What Will Christmas Eve Look Like for Virginia Churches? What Will Christmas Eve Look Like for Virginia Churches?

While the curfew isn’t in effect for churches, some congregations are making changes on their own.

LEXINGTON – Christmas Eve brings religious services across Virginia. Just before midnight, millions of Christians worldwide will follow similar steps. They’ll attend a midnight service or, as the Catholic Church refers to it, a mass. However, this year, as with everything, COVID-19 has impacted the tradition. 

In Rome at the Vatican, millions worldwide tune into Pope Francis’ midnight mass. This year, he will begin his service at 7:30 p.m., as the Italian government extends a national curfew through the Christmas season that requires residents to be home between the hours of 10 p.m. and 5 a.m.

Here in Virginia, things are a bit different. While Gov. Ralph Northam did order a curfew from midnight to 5 a.m. each day, it doesn’t actually affect church services. In fact, the document specifically says people are allowed to break the curfew when “traveling to and from one’s residence, place of worship, or work.”

But while churches aren’t affected by the curfew, Northam is asking religious leaders to voluntarily make changes.  

“I strongly call on our faith leaders to lead the way and set an example for their members,” Northam said. “Worship with a mask on is still worship. Worship outside or worship online is still worship.”

How Churches Adapt

Churches across Virginia have made difficult choices because of COVID-19. In Blacksburg, Father Wade Miller adjusted his congregation’s typical gatherings at St. Phillips Anglican Church, meeting arrangements.

This year his church will have two Christmas Eve services at 4 p.m. and 7 p.m. Miller will send his homebound and high-risk congregation members recordings of the sermons and links to watch live stream service. 

“The individual experience with God is not more important than the communal,” he said. “We (Anglicans) believe that God is not found in our heart but in the church. Our communion with God is solely in receiving Christ and then functioning as one body in love, which is the essence of what it means to be Christian.”

In Lexington, Manly Memorial Baptist Church is one of the last churches in the community that has not opened its doors to the public since March. With an older congregation at higher risk, Pastor Mike Wilkens opted to record a weekly “Encouraging Word” and a Sunday sermon posted to the church’s social media channels and YouTube.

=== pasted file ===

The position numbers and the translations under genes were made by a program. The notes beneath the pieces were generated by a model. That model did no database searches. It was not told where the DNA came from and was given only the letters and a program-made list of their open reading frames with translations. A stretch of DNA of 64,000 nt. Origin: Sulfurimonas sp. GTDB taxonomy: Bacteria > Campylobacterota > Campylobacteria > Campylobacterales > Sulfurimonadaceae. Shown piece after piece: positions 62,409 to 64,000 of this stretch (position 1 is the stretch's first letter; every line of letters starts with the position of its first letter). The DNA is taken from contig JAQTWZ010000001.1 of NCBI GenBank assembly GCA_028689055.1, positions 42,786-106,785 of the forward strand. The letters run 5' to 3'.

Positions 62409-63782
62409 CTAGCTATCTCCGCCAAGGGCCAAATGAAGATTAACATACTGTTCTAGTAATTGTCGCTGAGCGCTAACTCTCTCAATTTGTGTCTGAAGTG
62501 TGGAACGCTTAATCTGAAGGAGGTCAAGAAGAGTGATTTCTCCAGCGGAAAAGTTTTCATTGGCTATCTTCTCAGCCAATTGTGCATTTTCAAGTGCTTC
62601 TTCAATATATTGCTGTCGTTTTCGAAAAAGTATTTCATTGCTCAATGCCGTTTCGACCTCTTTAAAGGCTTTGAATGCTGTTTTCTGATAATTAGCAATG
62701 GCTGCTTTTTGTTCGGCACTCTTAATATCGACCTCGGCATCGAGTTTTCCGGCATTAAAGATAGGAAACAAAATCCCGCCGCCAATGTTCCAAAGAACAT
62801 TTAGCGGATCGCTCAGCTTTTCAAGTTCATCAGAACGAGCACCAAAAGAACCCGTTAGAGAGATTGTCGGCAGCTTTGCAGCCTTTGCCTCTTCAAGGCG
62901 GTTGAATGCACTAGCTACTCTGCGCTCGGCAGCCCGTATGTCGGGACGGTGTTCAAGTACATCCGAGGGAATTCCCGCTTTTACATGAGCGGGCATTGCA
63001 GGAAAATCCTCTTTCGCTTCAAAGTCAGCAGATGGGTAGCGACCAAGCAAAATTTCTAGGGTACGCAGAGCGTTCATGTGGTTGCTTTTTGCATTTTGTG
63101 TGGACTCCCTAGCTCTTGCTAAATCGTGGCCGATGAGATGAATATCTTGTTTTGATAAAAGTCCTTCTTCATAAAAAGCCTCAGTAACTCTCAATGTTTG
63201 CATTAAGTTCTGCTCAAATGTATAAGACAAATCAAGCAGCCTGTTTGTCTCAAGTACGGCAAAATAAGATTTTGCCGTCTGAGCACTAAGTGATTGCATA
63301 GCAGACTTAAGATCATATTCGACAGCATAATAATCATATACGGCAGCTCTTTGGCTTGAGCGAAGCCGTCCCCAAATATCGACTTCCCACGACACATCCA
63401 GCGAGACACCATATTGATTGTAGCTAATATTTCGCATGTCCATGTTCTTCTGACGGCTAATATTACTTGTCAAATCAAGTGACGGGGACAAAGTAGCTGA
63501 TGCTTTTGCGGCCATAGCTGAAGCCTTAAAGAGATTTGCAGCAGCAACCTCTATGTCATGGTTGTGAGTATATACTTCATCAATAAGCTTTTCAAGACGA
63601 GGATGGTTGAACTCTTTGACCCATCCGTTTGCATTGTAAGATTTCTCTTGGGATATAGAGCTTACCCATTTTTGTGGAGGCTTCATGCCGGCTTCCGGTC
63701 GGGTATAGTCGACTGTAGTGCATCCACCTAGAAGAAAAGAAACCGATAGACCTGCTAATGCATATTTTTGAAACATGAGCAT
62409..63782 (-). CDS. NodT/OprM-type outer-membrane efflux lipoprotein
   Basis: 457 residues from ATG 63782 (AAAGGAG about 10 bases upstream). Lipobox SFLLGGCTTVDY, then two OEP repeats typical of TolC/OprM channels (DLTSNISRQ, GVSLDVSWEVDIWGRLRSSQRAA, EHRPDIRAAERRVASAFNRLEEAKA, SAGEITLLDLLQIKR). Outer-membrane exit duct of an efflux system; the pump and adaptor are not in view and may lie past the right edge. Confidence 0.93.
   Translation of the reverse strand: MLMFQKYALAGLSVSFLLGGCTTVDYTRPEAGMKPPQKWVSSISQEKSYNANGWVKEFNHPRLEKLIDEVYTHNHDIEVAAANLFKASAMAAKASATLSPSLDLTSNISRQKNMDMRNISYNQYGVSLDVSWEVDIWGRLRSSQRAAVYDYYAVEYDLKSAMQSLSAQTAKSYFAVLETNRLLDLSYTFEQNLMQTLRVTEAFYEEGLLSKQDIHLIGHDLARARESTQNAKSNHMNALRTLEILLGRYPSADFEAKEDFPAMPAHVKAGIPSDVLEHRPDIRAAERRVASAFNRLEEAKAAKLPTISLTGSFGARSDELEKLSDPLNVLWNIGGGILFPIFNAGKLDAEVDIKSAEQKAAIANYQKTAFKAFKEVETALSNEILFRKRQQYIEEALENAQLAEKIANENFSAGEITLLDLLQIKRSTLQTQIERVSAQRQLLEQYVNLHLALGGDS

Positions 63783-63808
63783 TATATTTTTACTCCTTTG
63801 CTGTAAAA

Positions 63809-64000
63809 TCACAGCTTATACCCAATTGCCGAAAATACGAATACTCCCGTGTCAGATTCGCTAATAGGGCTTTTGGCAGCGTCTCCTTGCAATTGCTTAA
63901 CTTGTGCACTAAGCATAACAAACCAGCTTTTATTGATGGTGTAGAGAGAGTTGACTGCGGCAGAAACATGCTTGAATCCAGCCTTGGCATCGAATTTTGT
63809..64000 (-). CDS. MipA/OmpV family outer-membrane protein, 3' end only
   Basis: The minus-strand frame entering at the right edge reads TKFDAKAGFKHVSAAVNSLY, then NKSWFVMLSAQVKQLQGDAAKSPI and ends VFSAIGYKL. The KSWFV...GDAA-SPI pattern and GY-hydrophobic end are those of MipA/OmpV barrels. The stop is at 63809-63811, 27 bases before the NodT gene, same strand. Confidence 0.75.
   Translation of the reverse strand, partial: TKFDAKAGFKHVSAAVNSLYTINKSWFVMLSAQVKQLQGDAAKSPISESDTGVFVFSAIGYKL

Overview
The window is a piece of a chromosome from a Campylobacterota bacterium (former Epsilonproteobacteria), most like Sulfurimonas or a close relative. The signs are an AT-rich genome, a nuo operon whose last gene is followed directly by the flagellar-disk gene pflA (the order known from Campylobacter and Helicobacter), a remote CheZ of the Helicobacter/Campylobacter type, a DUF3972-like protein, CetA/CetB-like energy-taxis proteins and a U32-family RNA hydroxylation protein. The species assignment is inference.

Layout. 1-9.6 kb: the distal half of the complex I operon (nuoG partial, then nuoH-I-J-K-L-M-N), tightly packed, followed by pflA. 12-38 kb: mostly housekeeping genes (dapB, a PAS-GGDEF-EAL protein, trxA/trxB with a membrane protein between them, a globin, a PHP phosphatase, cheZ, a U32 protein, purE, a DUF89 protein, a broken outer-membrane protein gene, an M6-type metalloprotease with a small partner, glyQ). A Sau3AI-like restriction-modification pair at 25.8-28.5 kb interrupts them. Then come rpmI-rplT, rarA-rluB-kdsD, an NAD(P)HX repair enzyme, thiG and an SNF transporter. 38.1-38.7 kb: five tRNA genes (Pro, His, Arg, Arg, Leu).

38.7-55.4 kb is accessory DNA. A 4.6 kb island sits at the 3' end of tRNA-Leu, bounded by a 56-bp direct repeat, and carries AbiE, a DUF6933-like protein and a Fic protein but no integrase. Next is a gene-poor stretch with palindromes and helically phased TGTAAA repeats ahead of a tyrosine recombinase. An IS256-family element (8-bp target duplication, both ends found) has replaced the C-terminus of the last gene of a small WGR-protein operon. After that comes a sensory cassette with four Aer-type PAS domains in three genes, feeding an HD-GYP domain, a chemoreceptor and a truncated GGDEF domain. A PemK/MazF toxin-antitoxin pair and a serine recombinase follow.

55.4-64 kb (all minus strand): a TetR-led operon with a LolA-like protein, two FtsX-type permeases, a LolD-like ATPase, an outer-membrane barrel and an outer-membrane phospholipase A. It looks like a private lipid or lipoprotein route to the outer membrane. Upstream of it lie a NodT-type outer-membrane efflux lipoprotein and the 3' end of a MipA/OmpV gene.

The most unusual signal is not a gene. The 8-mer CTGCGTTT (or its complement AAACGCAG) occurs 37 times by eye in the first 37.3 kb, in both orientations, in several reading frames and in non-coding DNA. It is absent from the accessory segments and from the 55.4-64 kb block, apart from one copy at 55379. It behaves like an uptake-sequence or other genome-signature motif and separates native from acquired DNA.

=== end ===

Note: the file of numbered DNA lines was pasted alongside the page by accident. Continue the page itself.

This year on Christmas Eve, Wilkens will hold a virtual service. 

“It would be easy to focus this Christmas on what is not happening,” Wilkens said. “The times of worship not occurring, the special services not taking places, the families and friends we won’t be able to see, in other words, all the things which we miss and we have lost. While it is true that this Christmas will lack some things, it will still have what matters most, Jesus!”

Making Modifications

Rebecca Williams has attended a midnight eve service with her parents in Christiansburg since she was born. Now, at 27, she plans to travel home this Christmas Eve and attend a modified version.

“Masks will be required for the entirety of the service, and proper distancing of families between pews will be enforced,” she said. “Personally, midnight mass is my favorite service of the year because it is the most beautiful. The candlelight, holy incense, carols and the chanting of certain parts of the liturgy all bring the sacredness of the season to its height.”

Many churches also hold a communion service on Christmas Eve. Some churches have opted for a virtual communion and ask their members to buy crackers and juice or wine and participate from home. Miller, whose congregation usually takes communion from the same cup, has made changes. 

“We do not kneel at the altar rail but socially distance in a line where each person receives the body and blood of Jesus Christ under the species of bread and not the chalice,” he said.

Miller’s church shut down from March to May when the pandemic first started, but he remains adamant that the in-person service is best. 

“Receiving the Eucharist, the mystery of the body and blood of Jesus is the pinnacle of what we do,” he explained. “Hymns, sermons and prayers are a means to an end, but the end is communion with Christ. In-person worship is essential for our life together.”

Focus on the Message

Regardless of how folks choose to worship this year, many believers choose to focus on the message and not the means. 

“I think COVID-19 has made us take inventory of the brevity of life so that we can prepare for the fact that life on earth has an expiration date,” said Williams. “We do not have singing and all the wonderful aspects of the service as we did prior to COVID, but Christ is surely with us and comes to dwell in us.”

What are churches in your area doing? Go through this directory, click on the church’s name and it’ll pull up their website, detailing their current status.

Erica Turman is a freelance reporter for Dogwood. You can reach her at info@vadogwood.com.